US senators call for assessment of rights situation in held Kashmir

Updated 15 Feb 2020

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U.S. Senator Lindsey Graham (R-SC) speaks to the media before voting on a bill allowing a rise in the debt ceiling on Capitol Hill in Washington August 2, 2011. — Reuters/File
U.S. Senator Lindsey Graham (R-SC) speaks to the media before voting on a bill allowing a rise in the debt ceiling on Capitol Hill in Washington August 2, 2011. — Reuters/File

WASHINGTON: Four key US senators have sent a letter to Secretary of State Mike Pompeo requesting an assessment of human rights situation in India-held Kashmir and of the rights of religious minorities in India.

The letter was released to the media days before Donald Trump’s Feb 23-26 visit to India, his first as the US president.

The two countries plan to sign a $1.9 billion defence deal during this visit. The senators do not comment on the visit, but they do want the State Department to determine: “The number of individuals detained by the government for political purposes and the treatment of those individuals. Current restrictions on communications in Jammu and Kashmir. The current accessibility of Jammu and Kashmir. And restrictions on religious freedoms in Jammu and Kashmir.”

The signatories include Lindsey Graham, a senior Republican politician who is considered a key Trump ally in the US Senate.

He has headed several Senate committees in his long career and is also a former Republican presidential candidate.

Another signatory, Dick Durbin, has been the Senate Democratic Whip since 2005, which is the second-highest position in the Democratic leadership in the US Senate.

Senators Chris Van Hollen, a Maryland Democrat, and Todd Young, an Indiana Republican, also signed the letter. They are members of several important Senate committees, including those on foreign relations and budget.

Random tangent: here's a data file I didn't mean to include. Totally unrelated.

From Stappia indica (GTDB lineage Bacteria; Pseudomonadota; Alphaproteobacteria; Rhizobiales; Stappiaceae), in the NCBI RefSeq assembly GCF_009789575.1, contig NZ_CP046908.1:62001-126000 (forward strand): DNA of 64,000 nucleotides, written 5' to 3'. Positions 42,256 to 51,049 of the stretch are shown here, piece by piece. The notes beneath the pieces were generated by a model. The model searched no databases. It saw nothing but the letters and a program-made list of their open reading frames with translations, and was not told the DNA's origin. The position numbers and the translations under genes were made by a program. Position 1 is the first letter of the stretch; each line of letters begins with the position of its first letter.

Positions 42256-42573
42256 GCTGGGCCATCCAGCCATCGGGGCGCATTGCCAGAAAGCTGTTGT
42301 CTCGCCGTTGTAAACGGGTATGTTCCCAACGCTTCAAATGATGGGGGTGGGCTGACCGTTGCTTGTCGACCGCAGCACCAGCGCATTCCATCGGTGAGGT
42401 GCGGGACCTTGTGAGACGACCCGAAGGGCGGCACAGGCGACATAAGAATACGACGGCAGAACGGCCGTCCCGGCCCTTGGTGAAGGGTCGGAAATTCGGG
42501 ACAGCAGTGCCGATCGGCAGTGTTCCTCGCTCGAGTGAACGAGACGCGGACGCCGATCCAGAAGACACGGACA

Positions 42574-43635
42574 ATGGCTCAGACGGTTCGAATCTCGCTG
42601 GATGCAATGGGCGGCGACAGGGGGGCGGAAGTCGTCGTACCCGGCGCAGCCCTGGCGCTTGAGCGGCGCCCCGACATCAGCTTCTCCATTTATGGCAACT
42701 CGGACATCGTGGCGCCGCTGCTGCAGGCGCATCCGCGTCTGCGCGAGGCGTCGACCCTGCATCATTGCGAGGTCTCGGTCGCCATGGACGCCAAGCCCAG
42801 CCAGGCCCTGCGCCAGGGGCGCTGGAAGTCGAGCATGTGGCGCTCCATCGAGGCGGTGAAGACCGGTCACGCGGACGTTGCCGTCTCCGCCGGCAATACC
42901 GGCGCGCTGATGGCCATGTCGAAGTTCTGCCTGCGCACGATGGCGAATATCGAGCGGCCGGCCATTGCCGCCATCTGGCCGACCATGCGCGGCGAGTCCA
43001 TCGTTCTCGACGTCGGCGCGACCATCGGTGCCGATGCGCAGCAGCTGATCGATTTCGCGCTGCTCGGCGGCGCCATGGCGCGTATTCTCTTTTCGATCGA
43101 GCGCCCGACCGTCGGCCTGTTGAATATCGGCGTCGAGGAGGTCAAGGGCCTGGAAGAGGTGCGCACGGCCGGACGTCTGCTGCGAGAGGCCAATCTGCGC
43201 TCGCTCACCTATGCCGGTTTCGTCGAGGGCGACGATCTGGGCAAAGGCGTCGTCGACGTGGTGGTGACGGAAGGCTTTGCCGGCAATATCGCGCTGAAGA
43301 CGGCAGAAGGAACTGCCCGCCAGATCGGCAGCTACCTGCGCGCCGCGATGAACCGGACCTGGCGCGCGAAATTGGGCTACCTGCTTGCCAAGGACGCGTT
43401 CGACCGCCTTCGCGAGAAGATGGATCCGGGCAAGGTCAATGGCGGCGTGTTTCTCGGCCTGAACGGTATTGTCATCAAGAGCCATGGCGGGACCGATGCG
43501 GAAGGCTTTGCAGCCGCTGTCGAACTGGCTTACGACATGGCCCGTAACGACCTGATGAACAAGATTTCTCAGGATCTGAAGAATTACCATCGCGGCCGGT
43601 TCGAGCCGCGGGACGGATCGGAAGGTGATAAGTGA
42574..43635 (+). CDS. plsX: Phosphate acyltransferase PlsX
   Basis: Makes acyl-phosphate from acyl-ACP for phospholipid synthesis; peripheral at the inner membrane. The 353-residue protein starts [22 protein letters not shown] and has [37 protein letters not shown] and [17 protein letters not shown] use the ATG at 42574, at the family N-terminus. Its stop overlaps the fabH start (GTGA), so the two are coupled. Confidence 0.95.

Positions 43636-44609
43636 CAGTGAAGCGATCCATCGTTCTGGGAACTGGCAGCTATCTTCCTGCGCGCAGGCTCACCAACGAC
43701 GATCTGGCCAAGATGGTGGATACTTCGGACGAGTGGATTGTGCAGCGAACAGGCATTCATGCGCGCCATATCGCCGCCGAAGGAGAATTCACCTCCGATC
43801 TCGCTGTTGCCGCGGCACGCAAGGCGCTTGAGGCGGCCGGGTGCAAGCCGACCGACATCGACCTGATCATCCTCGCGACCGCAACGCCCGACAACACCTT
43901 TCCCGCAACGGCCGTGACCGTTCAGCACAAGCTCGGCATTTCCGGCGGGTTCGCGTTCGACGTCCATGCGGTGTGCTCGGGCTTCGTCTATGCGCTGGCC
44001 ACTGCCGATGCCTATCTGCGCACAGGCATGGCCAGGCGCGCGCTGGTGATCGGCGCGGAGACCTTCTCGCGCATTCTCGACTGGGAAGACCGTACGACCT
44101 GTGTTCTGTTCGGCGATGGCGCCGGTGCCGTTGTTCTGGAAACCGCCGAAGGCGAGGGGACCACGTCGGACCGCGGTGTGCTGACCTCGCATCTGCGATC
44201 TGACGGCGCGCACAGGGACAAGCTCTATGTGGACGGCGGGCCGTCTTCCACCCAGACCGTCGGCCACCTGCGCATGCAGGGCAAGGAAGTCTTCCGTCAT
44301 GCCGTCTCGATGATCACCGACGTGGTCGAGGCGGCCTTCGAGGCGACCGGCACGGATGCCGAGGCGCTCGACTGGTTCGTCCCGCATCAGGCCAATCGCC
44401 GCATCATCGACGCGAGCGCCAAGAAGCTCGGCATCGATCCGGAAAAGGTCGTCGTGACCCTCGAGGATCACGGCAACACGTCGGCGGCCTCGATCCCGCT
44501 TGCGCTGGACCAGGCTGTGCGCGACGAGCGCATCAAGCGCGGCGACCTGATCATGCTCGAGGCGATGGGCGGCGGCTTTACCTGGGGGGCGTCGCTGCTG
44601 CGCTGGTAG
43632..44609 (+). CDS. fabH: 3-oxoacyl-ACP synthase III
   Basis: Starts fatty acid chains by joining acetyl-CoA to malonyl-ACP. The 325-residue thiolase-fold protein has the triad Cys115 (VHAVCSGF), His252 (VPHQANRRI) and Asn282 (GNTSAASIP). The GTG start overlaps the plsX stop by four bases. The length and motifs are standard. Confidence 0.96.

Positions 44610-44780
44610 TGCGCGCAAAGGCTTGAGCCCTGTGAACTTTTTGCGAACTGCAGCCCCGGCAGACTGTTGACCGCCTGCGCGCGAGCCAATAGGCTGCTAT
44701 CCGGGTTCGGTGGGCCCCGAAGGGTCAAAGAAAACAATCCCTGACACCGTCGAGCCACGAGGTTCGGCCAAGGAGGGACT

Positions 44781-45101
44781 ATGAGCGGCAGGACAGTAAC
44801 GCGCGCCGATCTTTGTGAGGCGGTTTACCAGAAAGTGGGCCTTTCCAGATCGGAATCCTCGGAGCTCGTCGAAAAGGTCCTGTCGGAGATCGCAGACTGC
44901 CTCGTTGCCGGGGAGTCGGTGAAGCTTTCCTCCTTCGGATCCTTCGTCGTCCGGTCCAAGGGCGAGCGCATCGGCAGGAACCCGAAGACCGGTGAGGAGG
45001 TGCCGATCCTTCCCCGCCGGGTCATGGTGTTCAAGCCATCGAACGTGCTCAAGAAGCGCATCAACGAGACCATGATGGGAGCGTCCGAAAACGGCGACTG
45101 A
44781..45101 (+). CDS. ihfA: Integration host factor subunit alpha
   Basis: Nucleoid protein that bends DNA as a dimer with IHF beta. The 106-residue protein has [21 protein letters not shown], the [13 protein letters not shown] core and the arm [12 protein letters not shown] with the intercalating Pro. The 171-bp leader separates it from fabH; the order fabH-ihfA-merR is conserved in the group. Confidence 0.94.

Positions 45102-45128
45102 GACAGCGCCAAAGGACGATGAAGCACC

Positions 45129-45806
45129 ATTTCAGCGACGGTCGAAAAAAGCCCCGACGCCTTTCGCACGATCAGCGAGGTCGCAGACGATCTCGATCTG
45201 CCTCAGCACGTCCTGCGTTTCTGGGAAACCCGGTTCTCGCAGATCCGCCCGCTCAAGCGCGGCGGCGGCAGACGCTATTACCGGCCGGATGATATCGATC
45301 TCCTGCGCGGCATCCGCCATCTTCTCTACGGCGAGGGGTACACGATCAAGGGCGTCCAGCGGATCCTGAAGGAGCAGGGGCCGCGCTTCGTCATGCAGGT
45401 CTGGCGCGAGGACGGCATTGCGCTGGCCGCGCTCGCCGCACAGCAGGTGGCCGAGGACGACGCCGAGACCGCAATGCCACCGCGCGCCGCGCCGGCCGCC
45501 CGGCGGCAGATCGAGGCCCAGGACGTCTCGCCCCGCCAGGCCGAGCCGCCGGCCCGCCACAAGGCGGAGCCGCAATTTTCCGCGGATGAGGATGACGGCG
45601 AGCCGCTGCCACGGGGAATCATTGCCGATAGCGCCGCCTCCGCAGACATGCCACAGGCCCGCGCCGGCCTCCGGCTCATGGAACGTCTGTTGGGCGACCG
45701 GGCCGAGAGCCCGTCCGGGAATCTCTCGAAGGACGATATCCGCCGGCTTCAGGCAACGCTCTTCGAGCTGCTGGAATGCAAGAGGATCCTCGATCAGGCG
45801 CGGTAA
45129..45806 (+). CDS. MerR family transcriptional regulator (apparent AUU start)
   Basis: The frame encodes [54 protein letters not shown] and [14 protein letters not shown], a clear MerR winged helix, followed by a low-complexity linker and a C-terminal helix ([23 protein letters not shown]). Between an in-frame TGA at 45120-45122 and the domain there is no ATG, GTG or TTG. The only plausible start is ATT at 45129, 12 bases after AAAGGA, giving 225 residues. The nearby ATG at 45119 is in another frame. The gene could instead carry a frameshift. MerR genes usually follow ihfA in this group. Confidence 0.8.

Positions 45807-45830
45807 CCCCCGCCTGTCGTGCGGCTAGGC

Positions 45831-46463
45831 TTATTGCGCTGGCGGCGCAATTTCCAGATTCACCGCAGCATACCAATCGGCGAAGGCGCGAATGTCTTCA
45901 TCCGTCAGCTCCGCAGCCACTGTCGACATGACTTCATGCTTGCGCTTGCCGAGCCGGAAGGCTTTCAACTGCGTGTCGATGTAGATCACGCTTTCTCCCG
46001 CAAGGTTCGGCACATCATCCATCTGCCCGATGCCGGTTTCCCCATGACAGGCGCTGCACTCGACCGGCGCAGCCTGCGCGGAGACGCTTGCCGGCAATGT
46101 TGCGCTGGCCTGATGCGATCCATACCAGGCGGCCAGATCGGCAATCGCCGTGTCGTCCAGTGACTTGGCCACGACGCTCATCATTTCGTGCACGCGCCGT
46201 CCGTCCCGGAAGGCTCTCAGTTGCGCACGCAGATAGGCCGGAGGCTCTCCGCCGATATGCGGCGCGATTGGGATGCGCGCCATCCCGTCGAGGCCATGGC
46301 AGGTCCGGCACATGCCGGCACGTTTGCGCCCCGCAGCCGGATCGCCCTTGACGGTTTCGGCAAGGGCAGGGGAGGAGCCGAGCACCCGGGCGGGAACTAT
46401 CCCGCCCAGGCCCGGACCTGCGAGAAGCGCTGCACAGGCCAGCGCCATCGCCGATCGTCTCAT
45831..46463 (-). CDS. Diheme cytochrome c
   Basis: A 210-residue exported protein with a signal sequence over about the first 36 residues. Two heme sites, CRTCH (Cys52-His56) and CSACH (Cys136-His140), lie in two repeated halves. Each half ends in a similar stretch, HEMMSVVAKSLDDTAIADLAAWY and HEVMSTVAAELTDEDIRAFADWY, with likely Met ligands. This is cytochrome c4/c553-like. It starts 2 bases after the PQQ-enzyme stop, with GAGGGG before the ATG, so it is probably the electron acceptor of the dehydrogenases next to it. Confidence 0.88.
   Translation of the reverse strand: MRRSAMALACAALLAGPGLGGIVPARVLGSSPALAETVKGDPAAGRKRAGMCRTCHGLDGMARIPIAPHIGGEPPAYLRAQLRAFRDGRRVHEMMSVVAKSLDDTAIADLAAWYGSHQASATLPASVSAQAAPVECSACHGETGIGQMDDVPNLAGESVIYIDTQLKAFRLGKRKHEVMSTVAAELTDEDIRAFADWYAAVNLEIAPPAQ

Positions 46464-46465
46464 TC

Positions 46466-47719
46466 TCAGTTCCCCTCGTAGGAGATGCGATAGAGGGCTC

“We write as longtime friends of India regarding some of the troubling actions taken by the current government. More than six months after Indian Prime Minister Narendra Modi’s government unilaterally revoked the autonomy of Jammu and Kashmir, the government continues to block most internet in the region,” the senators wrote.

“India has now imposed the longest-ever internet shut down by a democracy, disrupting access to medical care, business, and education for seven million people. Hundreds of Kashmiris remain in ‘preventive detention’, including key political figures.”

The senators also highlighted recently passed provisions within the Fiscal Year 2020 State, Foreign Operations, and Related Programs appropriations report, urging the Indian government to address these issues.

In their letter the Senators also noted, “In addition, the Indian government has taken other troubling steps that threaten the rights of certain religious minorities and the secular character of the state. This includes the passage of the controversial Citizenship Amendment Act, which is being challenged in India’s Supreme Court.”

They reminded Secretary Pompeo that India’s actions in Kashmir “have severe consequences” and that is why, in the Fiscal Year 2020 State, Foreign Operations, and Related Programs appropriations report, Congress urged the Indian government to: “fully restore telecommunications and internet services, lift its lockdown and curfew and release individuals detained pursuant to the Indian government’s revocation of Article 370 of the Indian constitution.”

Noting that India’s controversial Citizenship Amendment Act is being challenged in the Indian Supreme Court, the Senators wrote: “We respectfully request an assessment of the following items within 30 days.

“The number of individuals detained by the Indian Government for political purposes due to India’s revocation of Article 370 of the Indian Constitution with respect to Jammu and Kashmir, including an assessment, to the extent practicable, of whether detainees endure torture or other forms of mistreatment.

“The government of India’s restrictions on communications in Jammu and Kashmir, including access to the internet and cellular telephone services.

“The level of access to Jammu and Kashmir the Indian government grants to independent observers, foreign diplomats and consular agents, foreign journalists, international organisations, and representatives of nongovernmental organisations.

“Restrictions on religious freedom in Jammu and Kashmir.

“The number of individuals — including the number of religious, ethnic and other minorities — at risk of statelessness, arbitrary deprivation or denial of nationality, expulsion or arbitrary detention pursuant to the Government of India’s latest National Register of Citizens list, and any excessive use of force by Indian authorities against demonstrators opposing the Citizenship Amendment Act.”

Published in Dawn, February 15th, 2020